While European leaders and the mainstream media continue to defend open border policies, millions of migrants from the Middle East and North Africa have embarked on an unstoppable march towards Europe.

German Chancellor Angela Merkel has been the leading proponent of Europe’s policy of unrestricted migrant intake, and she is firmly backed by the EU’s powerful bureaucracy. Before the year ends, Germany alone is expected to take in as many as 1.5 million migrants.

Despite repeated calls by the Islamic State to target European countries on their own home soil, EU leaders continue to brush aside the growing fear of terrorism and Islamic radicalisation in Europe. Faced with opposition from a few Eastern European member states, the EU has decided to double down on its open border policy. Italy’s Interior Minister Angelino Alfano has joined the chorus, assuring Italians that there is no need to worry about Islamic terrorists posing as migrants; but the latest high-profile arrest in Italy of a known ISIS operative once again shows how out of touch European politicians really are with the grim realities of mass migration from predominantly Muslim countries.

Police in Sicily arrested Ben Nasr Mehdi, a convicted Tunisian terrorist who had entered Italy on a migrant boat. Ben Nasr Mehdi was first arrested in Italy 8 years ago for masterminding terror plots on behalf of an Islamic State-affiliated group. After completing a 7 year prison-term following his expulsion from the country, Ben Nasr Mehdi came back into Italy to pursue his Jihadist calling.

UK-based newspaper The Independent reports:

Fears that Islamic terror groups might be entering Europe on migrant boats appear to have been confirmed after police in Sicily identified a convicted terrorist among asylum seekers arriving from Libya.

The Tunisian, Ben Nasr Mehdi, was first arrested in Italy in November 2007 and sentenced to seven years for planning terror attacks for a group that has since been linked to Isis. After his release from the high-security Benevento prison in southern Italy, he was expelled from the country. (…)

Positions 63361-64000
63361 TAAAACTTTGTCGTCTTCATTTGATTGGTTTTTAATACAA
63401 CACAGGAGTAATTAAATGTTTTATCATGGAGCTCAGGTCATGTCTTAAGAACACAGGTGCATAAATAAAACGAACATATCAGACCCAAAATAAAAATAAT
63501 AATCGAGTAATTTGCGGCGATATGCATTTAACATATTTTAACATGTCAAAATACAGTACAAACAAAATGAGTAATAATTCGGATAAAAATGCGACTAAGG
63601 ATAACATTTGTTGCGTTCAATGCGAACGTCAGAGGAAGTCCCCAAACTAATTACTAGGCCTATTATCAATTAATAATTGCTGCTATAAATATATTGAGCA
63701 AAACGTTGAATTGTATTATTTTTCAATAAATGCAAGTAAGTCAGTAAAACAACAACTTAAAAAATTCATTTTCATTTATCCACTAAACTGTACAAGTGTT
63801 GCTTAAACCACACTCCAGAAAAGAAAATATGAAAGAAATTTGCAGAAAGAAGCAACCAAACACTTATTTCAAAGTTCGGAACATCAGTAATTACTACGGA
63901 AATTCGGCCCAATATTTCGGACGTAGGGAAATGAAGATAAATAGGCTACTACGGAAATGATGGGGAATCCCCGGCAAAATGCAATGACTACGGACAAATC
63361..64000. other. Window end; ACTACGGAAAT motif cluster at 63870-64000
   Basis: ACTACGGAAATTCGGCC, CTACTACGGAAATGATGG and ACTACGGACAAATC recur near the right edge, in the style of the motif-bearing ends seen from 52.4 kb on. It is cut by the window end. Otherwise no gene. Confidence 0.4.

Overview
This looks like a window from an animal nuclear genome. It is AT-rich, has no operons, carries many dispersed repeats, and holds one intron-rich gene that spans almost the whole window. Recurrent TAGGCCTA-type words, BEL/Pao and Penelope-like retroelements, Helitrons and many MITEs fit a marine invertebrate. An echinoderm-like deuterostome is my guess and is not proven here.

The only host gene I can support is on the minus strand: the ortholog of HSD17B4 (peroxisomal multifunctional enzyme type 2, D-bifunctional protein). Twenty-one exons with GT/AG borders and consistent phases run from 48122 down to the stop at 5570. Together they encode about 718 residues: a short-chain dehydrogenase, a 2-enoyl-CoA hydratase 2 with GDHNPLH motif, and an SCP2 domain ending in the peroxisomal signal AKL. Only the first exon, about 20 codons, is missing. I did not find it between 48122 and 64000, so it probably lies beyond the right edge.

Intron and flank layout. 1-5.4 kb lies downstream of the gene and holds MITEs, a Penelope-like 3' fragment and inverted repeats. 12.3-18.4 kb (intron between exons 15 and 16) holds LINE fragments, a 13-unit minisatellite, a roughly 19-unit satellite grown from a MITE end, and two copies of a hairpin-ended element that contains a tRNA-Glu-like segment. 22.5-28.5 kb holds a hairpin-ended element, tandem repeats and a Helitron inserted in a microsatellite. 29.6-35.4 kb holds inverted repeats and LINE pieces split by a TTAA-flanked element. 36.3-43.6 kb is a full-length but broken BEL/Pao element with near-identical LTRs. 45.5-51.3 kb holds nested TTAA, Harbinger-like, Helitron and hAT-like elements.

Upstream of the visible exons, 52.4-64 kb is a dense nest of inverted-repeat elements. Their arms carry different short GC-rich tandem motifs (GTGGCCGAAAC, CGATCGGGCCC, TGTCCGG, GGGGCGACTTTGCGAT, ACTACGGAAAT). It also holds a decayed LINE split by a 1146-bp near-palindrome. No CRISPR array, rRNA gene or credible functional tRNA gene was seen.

Upon his arrest seven years ago, in Novellara, northern Italy, police said they had seized poisons, remote explosive detonators and manuals on guerrilla warfare. He was captured then along with 13 Algerians and Tunisians across Europe as part of an anti-terrorism operation led by Italian authorities. Medhi’s seven-year sentence, based largely on 25 wiretaps, was confirmed by the Reggio Emilia appeal court in 2011.

As early as May 2015, sources close to the Libyan government warned about the Islamic State using the Mediterranean Sea route to sneak fighters into Europe with the aid of human traffickers. In the same month, NATO warned that the Islamic State could be using mass migration as a Trojan Horse to expand its network into Europe. Terrorist groups like Hamas are already smuggling people into Europe as a revenue-generator.

Instead of acting to counter the security threat, German Chancellor Merkel suspended the Dublin Agreement in August 2015, which required mandatory identification and fingerprinting of asylum seekers upon their entry into Europe. This ultimately led to the unchecked influx of refugees, most of whom are trying to enter Germany through Balkan countries.

The irony of Europe’s misplaced generosity becomes even more apparent when one considers that Ben Nasr Mehdi used a false identity to gain asylum in Europe—to “escape political persecution” in his home country—before his fingerprints blew his cover.

(Cover image countesy MEMRI-TV, screenshot)